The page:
Having owned more than ten different four wheel drive vehicles, and also working on countless others over the years, I can say with great certainty that the single most incredible automotive advance I have seen in my lifetime is the quality of tires available today.
I believe that one of the most misunderstood tire technologies seems to be the “all season radial” tire. Many automobile owners seem to believe that since the auto manufacturer put these on our cars they must be the best for that car. This may be true in some cases, but there is no way that one all season radial is best for all cars in all seasons. In fact the same type of tire from one manufacturer may have better handling characteristics than a similar tire from another company. What is true in most cold weather areas is that a winter rated tire will perform better on snow and ice than an all season radial tire.
In the typical “all season” configuration the tires are designed with the best middle of the road attributes for all seasons. The main issue I have with this particular design is that the compromises which allow the tire to perform on all types of road conditions are exactly the same compromises which can make it perform at less than stellar levels on winter road conditions. In fact the idea of having one tire do everything tends to make it less capable and will perform less effectively in more critical situations. So the point of this is that an all season radial is typically not your best option when it comes to traversing the cold roads of northeast Ohio during the winter driving season.
I find that my four wheel drive vehicles handle the snow and ice much better on a dedicated winter tire than they do on a standard “All Season Radial” tire. This seems to stem from the type of tread pattern and its ability to crush through the snow and to maintain traction on icy wet roads as well. Overall the ride is stiffer and more stable as compared to similar sized all season radials.
What I find really works best is to have a second set of winter tires that are dedicated to just that period where there is ice and snow on the roads. These tires will be marked with a mountain and snowflake, and most will also have the designation of M+S which stands for Mud and Snow. The fact that these tires are designed specifically for this kind of cold snowy weather makes them perform much better than their all season counterparts.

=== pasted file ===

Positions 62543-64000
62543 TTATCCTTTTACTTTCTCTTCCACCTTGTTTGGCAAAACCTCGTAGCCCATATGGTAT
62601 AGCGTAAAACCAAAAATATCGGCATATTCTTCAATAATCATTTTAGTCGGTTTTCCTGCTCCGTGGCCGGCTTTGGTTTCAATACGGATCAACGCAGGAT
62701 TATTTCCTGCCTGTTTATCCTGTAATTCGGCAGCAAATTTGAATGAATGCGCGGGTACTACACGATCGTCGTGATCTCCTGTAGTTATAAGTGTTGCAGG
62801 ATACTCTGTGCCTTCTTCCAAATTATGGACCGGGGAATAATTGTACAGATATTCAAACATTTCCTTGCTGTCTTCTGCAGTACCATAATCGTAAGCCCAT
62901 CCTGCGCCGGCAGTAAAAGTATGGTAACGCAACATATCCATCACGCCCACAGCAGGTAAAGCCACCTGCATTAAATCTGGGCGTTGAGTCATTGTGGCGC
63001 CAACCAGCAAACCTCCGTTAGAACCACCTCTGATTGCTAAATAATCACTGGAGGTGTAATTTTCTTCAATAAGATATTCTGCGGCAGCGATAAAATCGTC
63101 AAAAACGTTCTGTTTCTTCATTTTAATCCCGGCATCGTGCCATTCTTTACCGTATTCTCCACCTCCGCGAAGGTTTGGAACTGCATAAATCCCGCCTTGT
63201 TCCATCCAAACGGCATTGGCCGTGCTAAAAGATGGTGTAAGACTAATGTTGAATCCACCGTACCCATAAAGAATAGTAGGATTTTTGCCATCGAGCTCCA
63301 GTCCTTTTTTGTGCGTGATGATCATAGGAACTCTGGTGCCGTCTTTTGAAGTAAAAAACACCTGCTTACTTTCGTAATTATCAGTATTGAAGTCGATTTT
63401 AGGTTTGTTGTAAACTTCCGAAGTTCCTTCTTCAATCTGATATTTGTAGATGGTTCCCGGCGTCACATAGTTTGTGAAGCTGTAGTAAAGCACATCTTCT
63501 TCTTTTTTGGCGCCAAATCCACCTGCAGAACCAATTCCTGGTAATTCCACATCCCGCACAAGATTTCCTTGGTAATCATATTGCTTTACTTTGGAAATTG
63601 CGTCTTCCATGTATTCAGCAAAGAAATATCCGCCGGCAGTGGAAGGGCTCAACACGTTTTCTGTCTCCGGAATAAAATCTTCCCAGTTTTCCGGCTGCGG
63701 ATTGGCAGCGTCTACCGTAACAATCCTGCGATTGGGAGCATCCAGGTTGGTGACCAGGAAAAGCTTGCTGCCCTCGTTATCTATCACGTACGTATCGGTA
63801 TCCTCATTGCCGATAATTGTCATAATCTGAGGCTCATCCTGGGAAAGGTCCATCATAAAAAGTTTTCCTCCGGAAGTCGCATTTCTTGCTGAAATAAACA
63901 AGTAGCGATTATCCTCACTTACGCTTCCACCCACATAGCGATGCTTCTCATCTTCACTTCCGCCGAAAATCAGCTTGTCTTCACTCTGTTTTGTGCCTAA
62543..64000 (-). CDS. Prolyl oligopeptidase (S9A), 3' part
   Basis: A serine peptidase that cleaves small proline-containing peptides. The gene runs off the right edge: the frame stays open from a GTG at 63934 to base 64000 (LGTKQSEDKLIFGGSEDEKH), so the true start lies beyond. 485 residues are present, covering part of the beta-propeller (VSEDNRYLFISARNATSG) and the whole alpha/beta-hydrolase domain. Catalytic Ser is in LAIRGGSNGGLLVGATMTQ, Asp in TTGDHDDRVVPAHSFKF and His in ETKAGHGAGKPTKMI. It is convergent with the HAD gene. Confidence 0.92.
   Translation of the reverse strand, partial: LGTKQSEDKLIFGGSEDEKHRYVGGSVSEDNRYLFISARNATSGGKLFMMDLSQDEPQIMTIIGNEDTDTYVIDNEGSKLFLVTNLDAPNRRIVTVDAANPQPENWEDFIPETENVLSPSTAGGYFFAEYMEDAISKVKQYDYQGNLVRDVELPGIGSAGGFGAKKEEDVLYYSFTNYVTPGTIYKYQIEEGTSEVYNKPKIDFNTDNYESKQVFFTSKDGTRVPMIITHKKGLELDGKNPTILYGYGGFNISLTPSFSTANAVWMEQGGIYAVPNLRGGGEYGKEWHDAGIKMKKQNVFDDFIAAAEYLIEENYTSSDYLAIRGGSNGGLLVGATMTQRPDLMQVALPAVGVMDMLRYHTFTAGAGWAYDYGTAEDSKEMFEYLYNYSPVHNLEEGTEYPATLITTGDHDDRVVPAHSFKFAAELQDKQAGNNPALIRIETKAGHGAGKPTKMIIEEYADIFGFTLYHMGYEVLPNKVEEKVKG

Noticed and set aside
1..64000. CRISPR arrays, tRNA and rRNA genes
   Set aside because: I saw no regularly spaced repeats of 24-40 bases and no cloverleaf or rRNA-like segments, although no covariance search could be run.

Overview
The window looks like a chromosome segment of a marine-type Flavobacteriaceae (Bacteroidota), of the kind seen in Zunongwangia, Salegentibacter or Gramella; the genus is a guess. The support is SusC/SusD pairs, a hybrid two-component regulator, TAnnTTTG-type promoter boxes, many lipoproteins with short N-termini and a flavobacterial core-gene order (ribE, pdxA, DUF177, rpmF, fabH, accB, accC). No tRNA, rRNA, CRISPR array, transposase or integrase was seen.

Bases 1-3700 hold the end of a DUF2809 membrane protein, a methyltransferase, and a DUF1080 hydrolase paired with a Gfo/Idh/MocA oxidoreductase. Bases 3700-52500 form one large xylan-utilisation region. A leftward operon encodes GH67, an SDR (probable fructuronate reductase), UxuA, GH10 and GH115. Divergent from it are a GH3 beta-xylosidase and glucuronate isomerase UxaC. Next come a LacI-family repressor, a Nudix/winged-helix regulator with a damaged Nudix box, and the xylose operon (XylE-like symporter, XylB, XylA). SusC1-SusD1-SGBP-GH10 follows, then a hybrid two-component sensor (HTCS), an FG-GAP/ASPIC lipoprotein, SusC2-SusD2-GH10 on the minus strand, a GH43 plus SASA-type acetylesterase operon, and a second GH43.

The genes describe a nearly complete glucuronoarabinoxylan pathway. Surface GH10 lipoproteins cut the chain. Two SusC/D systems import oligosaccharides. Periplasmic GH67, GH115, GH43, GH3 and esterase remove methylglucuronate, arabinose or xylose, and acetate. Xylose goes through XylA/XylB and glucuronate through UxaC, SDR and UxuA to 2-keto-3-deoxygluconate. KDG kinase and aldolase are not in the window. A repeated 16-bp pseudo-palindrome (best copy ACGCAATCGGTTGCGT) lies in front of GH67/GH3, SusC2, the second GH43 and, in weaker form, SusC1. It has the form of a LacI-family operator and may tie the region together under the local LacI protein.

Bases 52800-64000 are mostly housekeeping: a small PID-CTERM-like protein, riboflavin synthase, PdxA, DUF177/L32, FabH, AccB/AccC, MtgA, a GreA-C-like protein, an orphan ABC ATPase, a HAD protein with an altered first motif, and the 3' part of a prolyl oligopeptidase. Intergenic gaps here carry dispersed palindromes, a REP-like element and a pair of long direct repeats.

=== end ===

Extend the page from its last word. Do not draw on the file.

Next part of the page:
One misconception some drivers have about winter tires would have to be that wider is better. This is in fact false on most snowy road conditions, because the wider tires spread the weight of your vehicle out over a larger surface area, you then ride on top of the snow instead of a thinner tire penetrating deeper into the snow right down to the road surface gaining better traction.
Safety has improved so much over the past twenty years that we now take tires for granted. Many people drive around on tires that have far too little tread, and others will drive with the air almost gone from one tire which makes a vehicle incredibly unstable in a panic stop or crash avoidance situation.
I recall one ill fated trip back in the summer of 1978 coming from Nashville Tennessee to Cleveland Ohio with my friend Dennis Cummings, where we had two of the original Firestone 500 steel belted radial tires blow out during the trip. We had no idea that these tires had a major defect where the radial wires could come loose and the tire would fail catastrophically. After the second tire went we thought we were never going to get home.
This was the same trip my brother rode the whole way with a velvet Elvis painting on his lap, so when you looked into the rear view mirror you saw an Elvis head on my brother Chuck. Since that time I have been rather fanatical about inspecting my tires and keeping them properly inflated, plus I cannot look at a picture of Elvis without laughing.
The point is I have seen a dramatic improvement in the quality and longevity of the tires we use now, and as a result the safety of our cars has improved significantly as well. That being said the quality of all season radials, and snow tires have improved drastically. Now when you head out onto the snowy roads on the coldest of winter days there is much less concern over the reliability of our tires.
This article is based on personal experience over many years driving with many tire brands.
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